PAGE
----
Designers and Marie Kondo: a life lesson
A new phenomenon is sweeping the world, and it's fascinating. Who would have imagined that Europe's new obsession would be tidy up? The revolution is led by Marie Kondo.
I'm going to admit that I wasn't thrilled when my best friend bought me The Life-Changing Magic of Tidying Up. I followed the process half-heartedly and it felt more tactical than transformative. It didn't stick, of course. Fast forward until 2019. I was inspired to try it again, and I found something unexpected and familiar.
First, Marie Kondo herself amazed me. Her joy, optimism, and trust are those of a woman who really loves her craft and its impact on people. Watching home and human transformations unfold through the simple act of cleaning is incredible.
Such a thoughtful process with a profound human impact reminded me of what we as designers practice:
human - centered design
We empathize with people and solve problems by focusing on human needs and behaviors.
The design problems we deal with are often just as messy, with complexity layers, endless dependencies and a lot of baggage. I just couldn't help but think - what can we bring to our design work this year from the KonMari method?
Lesson One: Know the process (and trust it)
Before we go to solutions, we focus on people's needs. As a prototype, there is a reason why we move from low to high fidelity, and there is a reason why we test iteratively. The process we follow as designers remain the same, regardless of who our audience is or how the content changes.
The same is true for Marie. First, you tackle clothing, then books, then paper, various things, and finally memories.
It really means understanding the goals of every stage to know your design process. In the face of ambiguity, you have something fundamental to return to, by focusing on what you are trying to achieve to find a solution.
Lesson Two: before you delete, Think
It is easy to remove digital assets. They're cheap and easy to get. Key command and it's like they're never there. As designers, we forget that these digital assets are not just pixels. They are time-pixels and creative thinking. Sometimes, in the name of velocity, we can react to feedback or criticism and make unthinking changes.
How often do we loop through iterations later and explore familiar concepts we have tried before?
It is easy to delete too quickly without this attachment to digital assets. Think about it before you delete. Take a second to remember why you did something and use your previous decisions before you quickly discard them.
Better still, save iterations.
The amount of time spent replicating an artboard is short compared to the time it takes for your work to be recreated later.
Lesson Three: Communicate what’s possible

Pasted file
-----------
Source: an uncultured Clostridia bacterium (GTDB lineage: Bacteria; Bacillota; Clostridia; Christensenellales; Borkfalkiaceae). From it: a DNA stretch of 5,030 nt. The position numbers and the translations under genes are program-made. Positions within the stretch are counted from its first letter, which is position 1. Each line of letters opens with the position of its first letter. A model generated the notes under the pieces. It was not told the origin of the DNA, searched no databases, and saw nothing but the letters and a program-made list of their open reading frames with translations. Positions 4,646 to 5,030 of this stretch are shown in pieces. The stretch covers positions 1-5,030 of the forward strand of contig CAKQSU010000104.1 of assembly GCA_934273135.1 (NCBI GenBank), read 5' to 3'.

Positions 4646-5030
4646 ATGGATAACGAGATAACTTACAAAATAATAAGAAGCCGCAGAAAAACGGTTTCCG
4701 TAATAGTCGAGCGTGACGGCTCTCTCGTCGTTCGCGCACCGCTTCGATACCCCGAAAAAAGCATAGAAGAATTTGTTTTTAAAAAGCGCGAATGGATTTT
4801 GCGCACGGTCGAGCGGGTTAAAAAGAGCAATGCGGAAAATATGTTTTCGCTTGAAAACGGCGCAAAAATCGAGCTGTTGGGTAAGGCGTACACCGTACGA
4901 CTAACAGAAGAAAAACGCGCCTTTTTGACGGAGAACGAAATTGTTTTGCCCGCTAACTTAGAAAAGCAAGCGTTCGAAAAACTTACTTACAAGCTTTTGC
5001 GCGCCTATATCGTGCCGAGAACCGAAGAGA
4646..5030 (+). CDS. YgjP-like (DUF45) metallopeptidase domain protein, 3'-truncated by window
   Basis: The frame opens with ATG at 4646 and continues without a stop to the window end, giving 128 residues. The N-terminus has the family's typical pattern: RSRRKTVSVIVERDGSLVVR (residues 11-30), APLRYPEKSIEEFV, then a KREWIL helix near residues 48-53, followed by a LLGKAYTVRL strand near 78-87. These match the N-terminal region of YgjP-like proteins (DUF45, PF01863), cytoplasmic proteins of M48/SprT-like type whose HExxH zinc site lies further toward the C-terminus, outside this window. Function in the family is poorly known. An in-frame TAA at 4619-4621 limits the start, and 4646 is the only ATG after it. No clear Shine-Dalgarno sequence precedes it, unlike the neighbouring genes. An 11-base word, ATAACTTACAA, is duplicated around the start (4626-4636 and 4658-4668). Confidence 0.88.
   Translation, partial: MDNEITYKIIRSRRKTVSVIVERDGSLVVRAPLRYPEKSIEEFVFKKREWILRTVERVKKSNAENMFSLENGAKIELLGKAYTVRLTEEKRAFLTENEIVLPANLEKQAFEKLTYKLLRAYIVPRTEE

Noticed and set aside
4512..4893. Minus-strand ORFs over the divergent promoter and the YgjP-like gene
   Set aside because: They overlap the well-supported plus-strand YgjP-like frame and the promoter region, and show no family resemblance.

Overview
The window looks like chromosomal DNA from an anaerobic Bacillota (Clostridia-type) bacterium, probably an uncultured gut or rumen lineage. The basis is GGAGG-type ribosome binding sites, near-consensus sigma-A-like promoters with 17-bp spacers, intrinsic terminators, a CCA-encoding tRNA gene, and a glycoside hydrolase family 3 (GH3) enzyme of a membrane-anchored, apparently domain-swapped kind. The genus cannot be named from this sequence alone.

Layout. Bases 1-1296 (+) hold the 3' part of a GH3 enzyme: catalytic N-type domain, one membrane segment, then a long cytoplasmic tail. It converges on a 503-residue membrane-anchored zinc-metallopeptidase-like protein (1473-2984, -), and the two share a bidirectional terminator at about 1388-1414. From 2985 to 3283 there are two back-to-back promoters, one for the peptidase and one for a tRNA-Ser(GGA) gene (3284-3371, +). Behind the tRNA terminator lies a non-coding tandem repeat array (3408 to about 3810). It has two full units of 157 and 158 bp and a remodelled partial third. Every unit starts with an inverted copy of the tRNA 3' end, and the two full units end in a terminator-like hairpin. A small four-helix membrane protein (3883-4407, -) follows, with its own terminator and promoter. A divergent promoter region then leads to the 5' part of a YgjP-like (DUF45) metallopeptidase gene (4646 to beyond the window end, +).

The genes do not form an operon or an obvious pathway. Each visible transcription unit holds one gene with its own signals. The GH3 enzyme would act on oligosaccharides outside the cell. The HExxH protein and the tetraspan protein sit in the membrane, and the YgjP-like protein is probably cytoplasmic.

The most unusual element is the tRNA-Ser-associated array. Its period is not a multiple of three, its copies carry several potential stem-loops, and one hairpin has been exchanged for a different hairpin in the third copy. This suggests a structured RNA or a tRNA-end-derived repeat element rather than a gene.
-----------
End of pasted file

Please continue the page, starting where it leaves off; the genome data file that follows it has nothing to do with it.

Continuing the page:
There is a lot of talk in design about learning and discoverability. We concentrate less explicitly on how interaction limitations can be effectively communicated: what is possible and what is not. This can be as simple as placing text in a search box or context setting when introducing a bot.
Communicating the scope of interactions helps to set expectations and allows people to focus on what they can do, rather than waste time discovering what they can't do.
Communication in the KonMari method is about visibility. All objects have a place and can be seen when trying to open a cabinet or drawer. The failure to see something clearly indicates absence. There's no question if my favorite scarf is hidden in another drawer or something.
This is an easy, binary message.
I know what is possible and what is not possible.
I'm not suggesting that all design work is so easy. For all design scenarios, visibility may not be the right communication path. In addition to possibilities, we need to think about how we communicate constraints or limitations. Doing so will help people to reach their goals quickly.
Lesson Four. Purpose of design: joy
Our job as designers is to make the world a carefully crafted place where everyone can live better, happier lives. We talk about designing for enjoyment or the "minimum enjoyable experience," but more than that. It really takes a human-centered approach to any problem you tackle and design with explicit intent.
This comes through in every aspect of the KonMari method
The category series starts with objects you're least attached to, helping people to build process comfort. The reference point for keeping items is personal joy and the way objects are organized means that comfort and joy persist long after you have finished cleaning.
Now let's design for joy as we design in 2019 and beyond. Let's think about people pragmatically and holistically, the goals they want to obtain and what they really want to do.
Then let's give them the tools through thoughtfully designed experiences that they need to succeed.
If we as designers can help build trust, support, drive efficiency and simplify challenges a little, I'd like to think we're making the world happy.
From an article written by Catherine Reichling
- How to Become an Automation Engineer
- A Guide to Moving IT Services During an Office Relocation
- How Our Relationship with the Internet has Changed in the Last 20 Years
- Google updates LocalBusiness Schema
- How China Is Changing Internet
- Google Chrome will block Flash content starting next month, make HTML 5 default by December
- Top 10 Freebies For Designers of 2015
- How to turn on data compression in Chrome 28 Beta
- How to send money via Gmail
- Thousands of Tumblr blogs migrate to Wordpress after Yahoo deal
- Google renovates Maps with 3D, cards, social search